I want to update everyone on what is going on from here on out. First of all, radiation was exhausting both physically and mentally and I think it's going to take a long time to recover.  Matt's parents came over everyday for my 6 weeks of radiation, my mother-in-law would stay with the kids and do whatever was needed at home (I just wanted her to love up on the kids and play with them) and my father-in-law drove me the 40 minutes to the hospital. Some days I had other appointments, but most days it was just my 20 minute radiation appointment. Then he'd drive me back home and based on how I felt that day they would stay or I would want to take over and attempt at motherhood. I'm so grateful to have had them by our side everyday for so many months. A lot of people don't have that kind of support, I don't take it for granted. My kids benefited the most, having gotten so much closer to their grandparents :) I stayed strong for the most part, but I have to say I did struggle leaving my kids everyday. My heart completely broke when Nicholas would cry when I'd leave or if I had to miss picking up my Kindergartner on his first week of school. I needed a daily nap and I needed help with my kids. It was hard and humbling. It made me appreciate things that were always taken for granted. The hard part wasn't receiving radiation, it was not being me because I was so sick from treatment. Slowly, week by week, I gained more energy. Now that it's been a month, I can take care of the kids without help and Matt can get a full work day in. We've figured out a new normal and hopefully as each week or month goes by, I will get stronger and stronger.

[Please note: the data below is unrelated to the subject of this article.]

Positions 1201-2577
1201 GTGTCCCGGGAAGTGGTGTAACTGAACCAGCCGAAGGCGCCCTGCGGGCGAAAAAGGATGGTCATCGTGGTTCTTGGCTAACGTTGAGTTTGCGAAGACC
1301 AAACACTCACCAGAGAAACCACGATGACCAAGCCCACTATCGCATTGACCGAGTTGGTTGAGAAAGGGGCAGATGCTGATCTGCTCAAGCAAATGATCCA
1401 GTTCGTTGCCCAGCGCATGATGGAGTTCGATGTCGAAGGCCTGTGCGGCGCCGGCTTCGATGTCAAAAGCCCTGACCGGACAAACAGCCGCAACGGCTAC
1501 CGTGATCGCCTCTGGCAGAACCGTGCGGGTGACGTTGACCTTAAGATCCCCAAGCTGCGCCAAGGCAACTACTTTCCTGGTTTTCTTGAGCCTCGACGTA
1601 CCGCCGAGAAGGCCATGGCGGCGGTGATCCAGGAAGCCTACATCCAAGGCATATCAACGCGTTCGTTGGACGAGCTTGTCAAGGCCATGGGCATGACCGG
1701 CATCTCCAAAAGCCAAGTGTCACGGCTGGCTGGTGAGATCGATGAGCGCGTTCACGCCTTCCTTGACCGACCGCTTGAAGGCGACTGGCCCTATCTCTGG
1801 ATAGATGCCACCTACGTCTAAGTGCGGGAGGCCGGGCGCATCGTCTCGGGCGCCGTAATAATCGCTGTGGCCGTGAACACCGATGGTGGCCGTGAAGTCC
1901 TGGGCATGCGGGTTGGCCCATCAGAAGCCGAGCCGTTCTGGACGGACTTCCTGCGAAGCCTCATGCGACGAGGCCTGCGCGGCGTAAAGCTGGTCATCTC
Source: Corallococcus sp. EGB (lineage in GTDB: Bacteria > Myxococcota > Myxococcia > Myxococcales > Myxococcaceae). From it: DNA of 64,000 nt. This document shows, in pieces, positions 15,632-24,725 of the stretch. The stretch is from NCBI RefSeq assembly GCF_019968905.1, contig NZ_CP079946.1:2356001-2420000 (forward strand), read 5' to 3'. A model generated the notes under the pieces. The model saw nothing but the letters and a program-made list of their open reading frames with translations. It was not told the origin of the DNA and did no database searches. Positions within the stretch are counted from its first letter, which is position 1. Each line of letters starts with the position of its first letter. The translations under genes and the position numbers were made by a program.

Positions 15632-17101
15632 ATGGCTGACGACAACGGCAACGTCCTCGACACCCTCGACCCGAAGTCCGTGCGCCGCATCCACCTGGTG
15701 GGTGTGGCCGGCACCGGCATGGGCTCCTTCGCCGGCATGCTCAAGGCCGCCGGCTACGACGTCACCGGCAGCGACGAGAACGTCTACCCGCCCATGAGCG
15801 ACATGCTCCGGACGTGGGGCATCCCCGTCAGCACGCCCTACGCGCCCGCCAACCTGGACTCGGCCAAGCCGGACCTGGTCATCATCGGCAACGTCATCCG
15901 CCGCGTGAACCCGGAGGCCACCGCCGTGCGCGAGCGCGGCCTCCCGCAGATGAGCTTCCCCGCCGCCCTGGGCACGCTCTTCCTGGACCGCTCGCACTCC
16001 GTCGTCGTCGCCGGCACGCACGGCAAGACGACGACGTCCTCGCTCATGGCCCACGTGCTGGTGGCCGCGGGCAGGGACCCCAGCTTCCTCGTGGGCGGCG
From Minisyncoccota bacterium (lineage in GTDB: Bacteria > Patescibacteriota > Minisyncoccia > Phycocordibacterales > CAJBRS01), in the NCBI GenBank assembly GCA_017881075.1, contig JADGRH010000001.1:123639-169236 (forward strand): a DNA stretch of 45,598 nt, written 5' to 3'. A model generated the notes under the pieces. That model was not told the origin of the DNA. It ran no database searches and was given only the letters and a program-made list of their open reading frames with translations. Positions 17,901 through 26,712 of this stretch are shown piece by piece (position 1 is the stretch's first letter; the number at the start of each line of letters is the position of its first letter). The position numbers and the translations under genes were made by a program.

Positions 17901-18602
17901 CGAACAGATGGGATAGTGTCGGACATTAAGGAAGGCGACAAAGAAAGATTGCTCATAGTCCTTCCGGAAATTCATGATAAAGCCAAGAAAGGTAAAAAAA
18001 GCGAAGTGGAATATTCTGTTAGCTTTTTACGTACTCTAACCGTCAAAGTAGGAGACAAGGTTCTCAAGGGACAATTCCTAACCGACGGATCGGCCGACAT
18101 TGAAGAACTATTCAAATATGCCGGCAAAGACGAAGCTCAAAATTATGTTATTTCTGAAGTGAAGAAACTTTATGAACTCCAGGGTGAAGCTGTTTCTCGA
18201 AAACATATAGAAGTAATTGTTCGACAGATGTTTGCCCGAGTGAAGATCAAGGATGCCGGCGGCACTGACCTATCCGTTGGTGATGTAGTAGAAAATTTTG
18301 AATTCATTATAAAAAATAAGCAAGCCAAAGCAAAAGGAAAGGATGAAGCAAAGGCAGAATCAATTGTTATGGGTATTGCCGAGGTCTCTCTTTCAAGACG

Matt came with me to my last radiation appointment. It was a cute date! He got to meet my technicians and see them prep me on the machine. The last 5 treatments were a boost radiation dose to my scar line. It was like a big metal stencil and they radiated the heck out of my scar. I also met with my radiation oncologist one last time. Here we are waiting for that appointment.
I found the photo of Matt and me at my very first appointment when I was first diagnosed (with Violet in tow). Quite the comparison. Can't you see the change in our eyes? But mostly we both have less hair, haha.